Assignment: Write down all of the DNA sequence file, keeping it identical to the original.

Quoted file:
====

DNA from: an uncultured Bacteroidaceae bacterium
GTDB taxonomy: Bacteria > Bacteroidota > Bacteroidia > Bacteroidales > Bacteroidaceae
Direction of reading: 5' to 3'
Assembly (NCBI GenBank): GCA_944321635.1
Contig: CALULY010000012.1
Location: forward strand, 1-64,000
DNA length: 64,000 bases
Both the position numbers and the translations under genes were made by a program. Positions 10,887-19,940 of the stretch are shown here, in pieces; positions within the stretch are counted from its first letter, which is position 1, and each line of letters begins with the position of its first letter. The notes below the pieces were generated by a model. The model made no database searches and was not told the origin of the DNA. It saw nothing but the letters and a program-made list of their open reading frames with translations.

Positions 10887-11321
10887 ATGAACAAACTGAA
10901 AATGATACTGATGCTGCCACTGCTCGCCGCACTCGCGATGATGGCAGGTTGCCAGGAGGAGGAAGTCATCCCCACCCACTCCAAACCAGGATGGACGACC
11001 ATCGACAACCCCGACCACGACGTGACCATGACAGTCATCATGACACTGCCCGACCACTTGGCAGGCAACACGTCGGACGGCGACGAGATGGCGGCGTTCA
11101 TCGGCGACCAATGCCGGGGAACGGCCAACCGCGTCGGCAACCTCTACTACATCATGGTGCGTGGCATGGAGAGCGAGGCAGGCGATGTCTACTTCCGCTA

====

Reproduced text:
DNA from: an uncultured Bacteroidaceae bacterium
GTDB taxonomy: Bacteria > Bacteroidota > Bacteroidia > Bacteroidales > Bacteroidaceae
Direction of reading: 5' to 3'
Assembly (NCBI GenBank): GCA_944321635.1
Contig: CALULY010000012.1
Location: forward strand, 1-64,000
DNA length: 64,000 bases
Both the position numbers and the translations under genes were made by a program. Positions 10,887-19,940 of the stretch are shown here, in pieces; positions within the stretch are counted from its first letter, which is position 1, and each line of letters begins with the position of its first letter. The notes below the pieces were generated by a model. The model made no database searches and was not told the origin of the DNA. It saw nothing but the letters and a program-made list of their open reading frames with translations.

Positions 10887-11321
10887 ATGAACAAACTGAA
10901 AATGATACTGATGCTGCCACTGCTCGCCGCACTCGCGATGATGGCAGGTTGCCAGGAGGAGGAAGTCATCCCCACCCACTCCAAACCAGGATGGACGACC
11001 ATCGACAACCCCGACCACGACGTGACCATGACAGTCATCATGACACTGCCCGACCACTTGGCAGGCAACACGTCGGACGGCGACGAGATGGCGGCGTTCA
11101 TCGGCGACCAATGCCGGGGAACGGCCAACCGCGTCGGCAACCTCTACTACATCATGGTGCGTGGCATGGAGAGCGAGGCAGGCGATGTCTACTTCCGCTA